July 1, 2011

Left: National Heritage Fellows Roy & PJ Hirabayashi. Photo: Mel Higashi  Right: National Heritage Fellow Carlinhos Pandeiro de Ouro. Photo: Roger PoirierCalifornia artists Roy & PJ Hirabayashi and Carlinhos Pandeiro de Ouro are among this year’s National Heritage Fellowship recipients, announced this month by the National Endowment for the Arts.  This award, which recognizes artists for their artistic excellence and efforts to conserve America’s cultures for future generations, is the nation’s highest honor in the folk and traditional arts.  Each of the nine recipients will receive a one-time award of $25,000.

ACTA extends its warm congratulations to Roy & PJ Hirabayshi and Carlinhos Pandeiro de Ouro.  Both PJ Hirabayashi and Carlinhos Pandeiro de Ouro are former master artists in ACTA’s Apprenticeship Program.

Roy & PJ Hirabayashi

The founders of San Jose Taiko, Roy and PJ Hirabayashi have helped to create a new Asian American art form by infusing the traditional rhythms of Japanese drumming with musical and cultural influences from around the world.

As post-World War II baby boomers and third-generation Japanese Americans growing up in the San Francisco Bay area, the Hirabayashis were looking for outlets to express their cultural identity, when they discovered taiko, a form of drumming.  This was the beginning of San Jose Taiko, created in the heart of San Jose Japantown in 1973.

San Jose Taiko’s performances feature visual elements and choreography requiring physical strength, endurance, and energy.  Members of the group participate in composing, choreographing, designing and fabricating costumes, and handcrafting the drums.  This collective effort produces a performance that highlights group unity and purpose.

When San Jose Taiko was founded, only a few taiko organizations existed in the United States; today, there are hundreds, with San Jose Taiko as one of the nation’s leaders.  As composers and performers, the Hirabayashis have maintained a respect for cultural tradition, while moving the taiko art form forward through innovation; collaboration; and outstanding performance, training, and education programs.

Visit the NEA’s website to read more about the Hirabayashis and view a video of them performing.

Carlinhos Pandeiro de Ouro

Growing up in Rio de Janeiro in the 1940s, Carlinhos de Oliveira (known today as Carlinhos Pandeiro de Ouro) was immersed in samba, a style of music with roots in both Africa and Portugal.  Its most famous expression is in the poor and working-class neighborhoods surrounding Rio, called favelas, which host performing associations known as samba schools.  These groups compete every year in Rio’s spectacular Carnaval parade, with thousands of dancers in feathered costumes and hundreds of drummers playing samba rhythms.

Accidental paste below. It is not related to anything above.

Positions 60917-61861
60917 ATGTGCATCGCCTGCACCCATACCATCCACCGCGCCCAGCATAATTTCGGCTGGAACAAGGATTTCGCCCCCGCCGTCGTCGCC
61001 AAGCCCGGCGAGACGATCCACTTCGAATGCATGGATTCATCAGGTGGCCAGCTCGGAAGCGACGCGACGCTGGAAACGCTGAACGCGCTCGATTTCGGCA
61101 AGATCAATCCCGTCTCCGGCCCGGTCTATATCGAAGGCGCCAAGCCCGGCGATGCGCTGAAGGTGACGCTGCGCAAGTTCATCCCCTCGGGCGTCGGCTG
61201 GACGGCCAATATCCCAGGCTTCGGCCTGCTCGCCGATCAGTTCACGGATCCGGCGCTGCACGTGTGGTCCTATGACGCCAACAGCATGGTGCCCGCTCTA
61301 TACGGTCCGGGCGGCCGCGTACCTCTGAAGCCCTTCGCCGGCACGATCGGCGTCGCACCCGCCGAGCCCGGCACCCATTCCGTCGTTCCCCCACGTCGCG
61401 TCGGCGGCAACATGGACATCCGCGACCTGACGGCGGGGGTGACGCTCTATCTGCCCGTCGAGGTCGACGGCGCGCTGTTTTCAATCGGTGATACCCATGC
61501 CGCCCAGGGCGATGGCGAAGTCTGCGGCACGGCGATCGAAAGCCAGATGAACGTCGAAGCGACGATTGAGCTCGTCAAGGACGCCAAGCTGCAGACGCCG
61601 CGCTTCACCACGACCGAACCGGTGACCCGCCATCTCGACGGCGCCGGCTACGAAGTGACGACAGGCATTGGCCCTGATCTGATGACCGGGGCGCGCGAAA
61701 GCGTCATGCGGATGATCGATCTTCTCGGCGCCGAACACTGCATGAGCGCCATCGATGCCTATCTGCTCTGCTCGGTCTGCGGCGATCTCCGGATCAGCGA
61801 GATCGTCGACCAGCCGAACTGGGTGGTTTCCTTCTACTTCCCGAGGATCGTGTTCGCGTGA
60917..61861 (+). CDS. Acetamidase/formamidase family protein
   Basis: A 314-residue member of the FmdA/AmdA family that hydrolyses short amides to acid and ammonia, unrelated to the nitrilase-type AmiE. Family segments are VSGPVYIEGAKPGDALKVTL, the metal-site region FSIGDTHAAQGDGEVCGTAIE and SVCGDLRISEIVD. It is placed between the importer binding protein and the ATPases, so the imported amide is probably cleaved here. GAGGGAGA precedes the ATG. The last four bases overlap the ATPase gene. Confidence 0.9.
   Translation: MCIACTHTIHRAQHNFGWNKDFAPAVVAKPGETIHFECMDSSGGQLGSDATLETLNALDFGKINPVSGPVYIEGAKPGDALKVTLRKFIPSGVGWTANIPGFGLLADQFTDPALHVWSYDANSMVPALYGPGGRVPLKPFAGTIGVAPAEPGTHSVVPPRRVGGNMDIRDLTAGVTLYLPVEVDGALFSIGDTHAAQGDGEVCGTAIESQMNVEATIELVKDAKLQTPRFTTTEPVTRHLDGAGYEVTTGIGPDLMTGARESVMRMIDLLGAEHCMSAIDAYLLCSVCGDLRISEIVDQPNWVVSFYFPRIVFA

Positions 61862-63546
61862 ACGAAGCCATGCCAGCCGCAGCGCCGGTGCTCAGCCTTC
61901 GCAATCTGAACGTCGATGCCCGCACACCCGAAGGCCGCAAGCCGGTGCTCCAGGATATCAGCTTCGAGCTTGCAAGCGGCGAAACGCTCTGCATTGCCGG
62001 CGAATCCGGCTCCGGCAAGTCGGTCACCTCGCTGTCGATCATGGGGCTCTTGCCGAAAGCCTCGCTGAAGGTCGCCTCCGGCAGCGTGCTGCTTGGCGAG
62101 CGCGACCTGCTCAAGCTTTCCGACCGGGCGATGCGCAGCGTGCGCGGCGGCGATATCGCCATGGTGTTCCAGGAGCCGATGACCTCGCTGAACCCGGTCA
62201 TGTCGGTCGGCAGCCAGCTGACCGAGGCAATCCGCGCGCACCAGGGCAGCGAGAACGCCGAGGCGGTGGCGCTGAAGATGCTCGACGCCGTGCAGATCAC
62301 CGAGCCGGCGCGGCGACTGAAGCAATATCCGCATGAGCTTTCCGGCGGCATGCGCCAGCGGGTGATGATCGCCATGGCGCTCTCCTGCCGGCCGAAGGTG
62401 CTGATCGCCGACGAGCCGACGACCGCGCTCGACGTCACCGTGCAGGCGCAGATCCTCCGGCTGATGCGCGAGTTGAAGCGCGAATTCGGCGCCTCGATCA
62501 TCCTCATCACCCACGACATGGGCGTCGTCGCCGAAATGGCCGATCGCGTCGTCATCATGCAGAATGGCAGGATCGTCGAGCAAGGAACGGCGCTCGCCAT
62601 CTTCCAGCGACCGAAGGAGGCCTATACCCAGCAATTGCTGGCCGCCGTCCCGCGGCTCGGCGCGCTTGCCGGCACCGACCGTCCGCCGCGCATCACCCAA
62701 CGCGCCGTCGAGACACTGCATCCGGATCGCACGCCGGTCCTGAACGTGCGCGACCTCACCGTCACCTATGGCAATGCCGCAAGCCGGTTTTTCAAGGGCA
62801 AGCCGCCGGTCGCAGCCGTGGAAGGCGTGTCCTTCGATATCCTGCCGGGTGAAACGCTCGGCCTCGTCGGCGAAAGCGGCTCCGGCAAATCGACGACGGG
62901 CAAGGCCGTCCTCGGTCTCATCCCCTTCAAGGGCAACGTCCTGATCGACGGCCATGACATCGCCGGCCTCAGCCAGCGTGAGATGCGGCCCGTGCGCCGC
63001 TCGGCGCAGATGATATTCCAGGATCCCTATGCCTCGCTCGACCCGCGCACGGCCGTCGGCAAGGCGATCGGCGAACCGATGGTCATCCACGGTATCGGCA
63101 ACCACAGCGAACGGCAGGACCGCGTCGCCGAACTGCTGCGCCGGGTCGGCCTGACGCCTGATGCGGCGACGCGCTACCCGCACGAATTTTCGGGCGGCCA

One drum that can perform all the rhythms of the samba is the pandeiro, Brazil’s national instrument.  Similar to the tambourine but played differently, the pandeiro is tunable and with the right technique, a skilled player can sound like a drum set.

Carlinhos took up the pandeiro at age seven, starting with one of his mother’s cake pans.  He practiced all the time and visited the favelas and Mangueira, in particular, one of the greatest samba schools. Carlinhos would join in during rehearsals, and he soon came to the attention of Mangueira’s legendary singer, Jamelão, who invited Carlinhos to become a performing member of Mangueira, a high honor.

Carlinhos’s pandeiro playing became so theatrical, with unprecedented juggling and stunts (known as malabarismo), that it set a new standard for pandeiro playing in Rio’s Carnaval parades.  Soon Carlinhos was performing professionally, working with every important musician and composer in Rio.

Carlinhos married an American singer in 1983, moved to Hawaii, and raised a family.  For the last three decades, he has led parades, performed with numerous American samba bands, and taught ‘classic’ Rio-style samba to thousands of students.  Today, Carlinhos lives in Los Angeles, performing nationally and teaching locally at the 18th Street Arts Center in Santa Monica.

Visit the NEA’s website to read more about Carlinhos and view a video of him performing.

More than 40 California traditional artists have been named National Heritage Fellows in the award’s 30-year history.  Earlier this year, ACTA asked our readers to share their experiences with California’s National Heritage Fellows; you can read some of those stories here.  ACTA invites you to add your stories about the Hirabayshis, Carlinhos Pandeiro de Ouro, or any other California National Heritage Fellow by visiting http://www.surveymonkey.com/heritagefellows.

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